Saliva flows out of my mouth. For the first time, the torrent that gushes out is true and genuine and unstoppable.
Sissy. Heper smells roaring off her, drawing me to this flesh, this bone, this blood.
It moves, backing away. Fear and suspicion growing in its eyes.
With a sudden burst of speed that surprises even me, I leap atop it.
The smell. Oh, the intoxicating fragrances rippling off its skin in waves, saturating my senses. It struggles under me, its quivering body beckoning me. I feel an irresistible need, a desire, a must to plunge into it, and devour and drink.
“Gene!” it shouts.
I stop. Shake my head.
I throw myself away from her, fearing what I will do next. With shock, I realize I’ve thrown myself up to the ceiling, am suspended upside down. I slide away from her, trying to get away, away from the soft melt of her skin, the alluring fragrances flowing off it.
It flops over, but not in defense. It starts to shake, shift, spasm.
I can’t hold back any longer. I give in, dropping to the floor, my body twisting midair. Claws rip out of my fingertips; fangs jut out of my mouth.
On all fours, I pounce toward it.
It smacks me in the side of the head, and I go pirouetting into the ceiling. I land awkwardly, body smacking against the table. When I spin around, readying to pounce again, she’s staring me down, crouched like a cat about to spring.
She snarls. Fangs gleam.
All heper smells cut off like a spigot turned. She’s no longer heper; she’s turned. Only the drip-drip of residual heper sweat and oily secretions on her skin. And on my own skin, which I smell now. I lick my arm, lapping at heper sweat. A burst of flavor exploding on my tongue. I lick again, the length and thrust of my tongue surprising me.
The people around us are shouting. Their voices are loud and excited but are no longer the high-pitched wails that once lashed my eardrums. Or perhaps it’s my ears that have changed and I’m merely hearing the same sounds differently.
Sissy is licking all over her body, her thick red tongue lapping across her arms, fingers. I go to her, the virginal female heper fragrance smeared on her skin even more tantalizing and intoxicating than the male heper residues on my skin.
I lick her exposed shoulder. She shrugs me off halfheartedly, too distracted in her own licking. I lick, lick, on her neck, behind her ear, lick, lick places she is unable to reach.
She smacks me on the back of the head. I hiss at her, fury burning in my eyeballs. Then I smell her armpits, the residue of heper oils emanating from those twin coves. An electricity animates my every nerve. I must have at them.
The glass ceiling suddenly cracks with a splintering intensity. Hundreds of people, having scaled the walls, have gathered above us, and their cumulative weight is too much for the glass roof.
At the sight of the large cracks quickly spreading into a web of smaller gashes, a vestigial fear kicks in, clearing my head for a moment. They’re going to come crashing through any second now. And though Sissy and I may be two of them, it will be only a fine distinction to them. They’ll smell the residual heper smells on us. They will rip us to shreds.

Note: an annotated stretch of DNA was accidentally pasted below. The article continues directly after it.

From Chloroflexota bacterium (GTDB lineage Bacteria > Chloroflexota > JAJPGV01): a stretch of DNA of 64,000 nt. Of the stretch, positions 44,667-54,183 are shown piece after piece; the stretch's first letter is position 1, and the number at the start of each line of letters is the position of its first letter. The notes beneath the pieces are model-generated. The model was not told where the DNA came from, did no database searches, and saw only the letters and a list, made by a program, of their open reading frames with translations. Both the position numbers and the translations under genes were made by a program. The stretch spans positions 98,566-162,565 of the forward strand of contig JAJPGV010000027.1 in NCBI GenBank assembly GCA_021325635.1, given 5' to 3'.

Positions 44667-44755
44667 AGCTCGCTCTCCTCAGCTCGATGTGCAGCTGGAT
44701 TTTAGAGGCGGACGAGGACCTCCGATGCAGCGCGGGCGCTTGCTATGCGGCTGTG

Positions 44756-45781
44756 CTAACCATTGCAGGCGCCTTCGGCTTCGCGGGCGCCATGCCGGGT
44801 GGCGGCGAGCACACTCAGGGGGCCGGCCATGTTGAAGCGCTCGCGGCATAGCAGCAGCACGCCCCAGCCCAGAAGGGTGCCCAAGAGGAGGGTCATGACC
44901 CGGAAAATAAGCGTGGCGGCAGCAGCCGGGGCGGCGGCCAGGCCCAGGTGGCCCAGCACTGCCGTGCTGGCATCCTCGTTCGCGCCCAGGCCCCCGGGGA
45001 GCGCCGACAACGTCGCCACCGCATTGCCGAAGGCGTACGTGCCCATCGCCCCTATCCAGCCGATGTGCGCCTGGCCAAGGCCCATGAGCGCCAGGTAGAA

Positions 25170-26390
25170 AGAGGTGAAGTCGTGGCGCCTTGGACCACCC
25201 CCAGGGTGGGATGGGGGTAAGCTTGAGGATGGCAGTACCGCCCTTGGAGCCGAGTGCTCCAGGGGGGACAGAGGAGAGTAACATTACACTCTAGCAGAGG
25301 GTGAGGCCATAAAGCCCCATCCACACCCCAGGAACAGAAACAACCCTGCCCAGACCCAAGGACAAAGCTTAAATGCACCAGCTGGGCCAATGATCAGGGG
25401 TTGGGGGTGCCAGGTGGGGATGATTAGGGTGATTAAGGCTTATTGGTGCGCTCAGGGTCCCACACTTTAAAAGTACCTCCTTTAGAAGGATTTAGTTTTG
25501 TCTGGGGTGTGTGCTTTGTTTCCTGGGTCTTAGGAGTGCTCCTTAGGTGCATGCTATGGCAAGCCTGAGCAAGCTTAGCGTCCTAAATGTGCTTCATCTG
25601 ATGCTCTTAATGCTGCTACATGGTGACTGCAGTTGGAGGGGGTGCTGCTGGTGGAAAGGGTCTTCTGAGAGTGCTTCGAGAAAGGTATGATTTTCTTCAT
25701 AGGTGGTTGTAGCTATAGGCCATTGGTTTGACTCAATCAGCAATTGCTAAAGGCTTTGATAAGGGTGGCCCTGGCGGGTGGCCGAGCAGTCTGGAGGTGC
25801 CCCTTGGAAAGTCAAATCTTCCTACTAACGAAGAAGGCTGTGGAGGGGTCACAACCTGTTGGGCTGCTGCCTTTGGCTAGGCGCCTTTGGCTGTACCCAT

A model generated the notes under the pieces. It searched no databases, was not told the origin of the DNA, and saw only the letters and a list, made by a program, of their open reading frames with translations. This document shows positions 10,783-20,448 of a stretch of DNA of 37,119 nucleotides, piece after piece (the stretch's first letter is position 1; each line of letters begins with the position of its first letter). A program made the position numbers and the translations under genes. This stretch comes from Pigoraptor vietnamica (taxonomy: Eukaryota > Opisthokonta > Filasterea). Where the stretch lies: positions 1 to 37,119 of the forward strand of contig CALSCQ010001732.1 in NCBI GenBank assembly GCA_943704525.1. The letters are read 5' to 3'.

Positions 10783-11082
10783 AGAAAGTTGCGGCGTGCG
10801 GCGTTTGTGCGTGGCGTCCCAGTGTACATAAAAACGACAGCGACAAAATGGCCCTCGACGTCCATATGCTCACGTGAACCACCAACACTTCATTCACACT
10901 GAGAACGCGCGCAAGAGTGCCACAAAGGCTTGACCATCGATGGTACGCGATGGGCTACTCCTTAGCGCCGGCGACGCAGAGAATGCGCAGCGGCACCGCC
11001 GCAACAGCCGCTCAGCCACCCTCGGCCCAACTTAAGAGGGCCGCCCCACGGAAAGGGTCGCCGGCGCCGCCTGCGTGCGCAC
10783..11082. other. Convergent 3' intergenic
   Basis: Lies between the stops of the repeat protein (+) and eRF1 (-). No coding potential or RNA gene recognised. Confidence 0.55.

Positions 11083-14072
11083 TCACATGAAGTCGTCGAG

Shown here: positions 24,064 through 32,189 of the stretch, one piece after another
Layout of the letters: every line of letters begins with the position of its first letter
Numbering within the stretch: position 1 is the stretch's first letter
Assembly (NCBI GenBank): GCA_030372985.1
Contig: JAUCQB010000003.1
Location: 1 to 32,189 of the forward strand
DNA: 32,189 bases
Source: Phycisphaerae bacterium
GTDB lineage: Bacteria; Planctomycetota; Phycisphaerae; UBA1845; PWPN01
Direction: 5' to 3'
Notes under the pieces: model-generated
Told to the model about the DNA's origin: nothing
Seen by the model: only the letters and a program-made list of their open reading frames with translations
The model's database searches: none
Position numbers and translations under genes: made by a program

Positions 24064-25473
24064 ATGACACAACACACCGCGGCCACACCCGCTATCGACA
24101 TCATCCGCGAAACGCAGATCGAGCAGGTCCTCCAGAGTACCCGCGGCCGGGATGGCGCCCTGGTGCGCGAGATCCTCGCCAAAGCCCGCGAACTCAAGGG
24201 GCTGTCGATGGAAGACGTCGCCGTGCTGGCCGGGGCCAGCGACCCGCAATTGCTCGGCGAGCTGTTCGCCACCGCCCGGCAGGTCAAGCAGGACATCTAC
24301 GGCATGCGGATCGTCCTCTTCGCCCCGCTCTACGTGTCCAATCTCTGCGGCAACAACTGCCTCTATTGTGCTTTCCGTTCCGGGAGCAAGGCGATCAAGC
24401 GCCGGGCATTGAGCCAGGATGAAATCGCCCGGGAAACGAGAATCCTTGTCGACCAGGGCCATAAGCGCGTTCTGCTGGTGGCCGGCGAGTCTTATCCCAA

I grab Sissy, pull her away from the conference room. She gets it. We bound down the hallways, even as the roof caves in. People falling to the floor all around us, already picking themselves up, chasing after us, smelling the heper scent still on our skin.
“Sissy, this way!” I say, the feel of her name on my tongue cumbersome and slightly ridiculous. It is already feeling odd, this labeling of a person with a personal designation.
We race into the floor lobby on all fours. Even in the midst of this pandemonium, I feel a strange exhilaration. The speed, the dexterity of my body, everything connected and working in fluid, animalistic coordination. Clunky kinks worked out, a grace and a power surging through my flowing movements.
“Gene!” Sissy shouts, glancing back.
A flood of people is racing toward us, on the ceiling, the walls, the floor. Ramming through glass walls, smashing aside furniture.
But we have velocity, too, now. We are nimble and agile and strong, too, now. We turn the corner with too much speed, but our arms and legs skate under us with instinctual coordination, claws scraping across the marble flooring. We skid ninety degrees, fishtailing slightly, then leap toward the elevator doors. We crash right through, flying right into the very throat of the atrium. As we knew they would be, the walls of this deep vertical well are covered with people climbing up, smeared with melted flesh, like thickly spread peanut butter. We take this all in with analytical eyes, even as we’re suspended in the raw drop of the atrium. There’s no fear, only a pulsating exhilaration. We fall at an angle, the wall within arm’s reach.
We’re not the only ones who jumped. The chasing horde is leaping after us, a waterfall of bodies.
Falling right beside me, Sissy links her arm with mine. “Now,” she says.
And together, we reach into the thick layer of climbing people, grabbing bodies, kicking down on limbs and heads, doing whatever we can to slow down. Everything is a blur as we skim along, and then we’re slicing into this thick layer of sticky bodies, slowing down. Eventually, only a few floors above the main lobby floor, we come to a stop.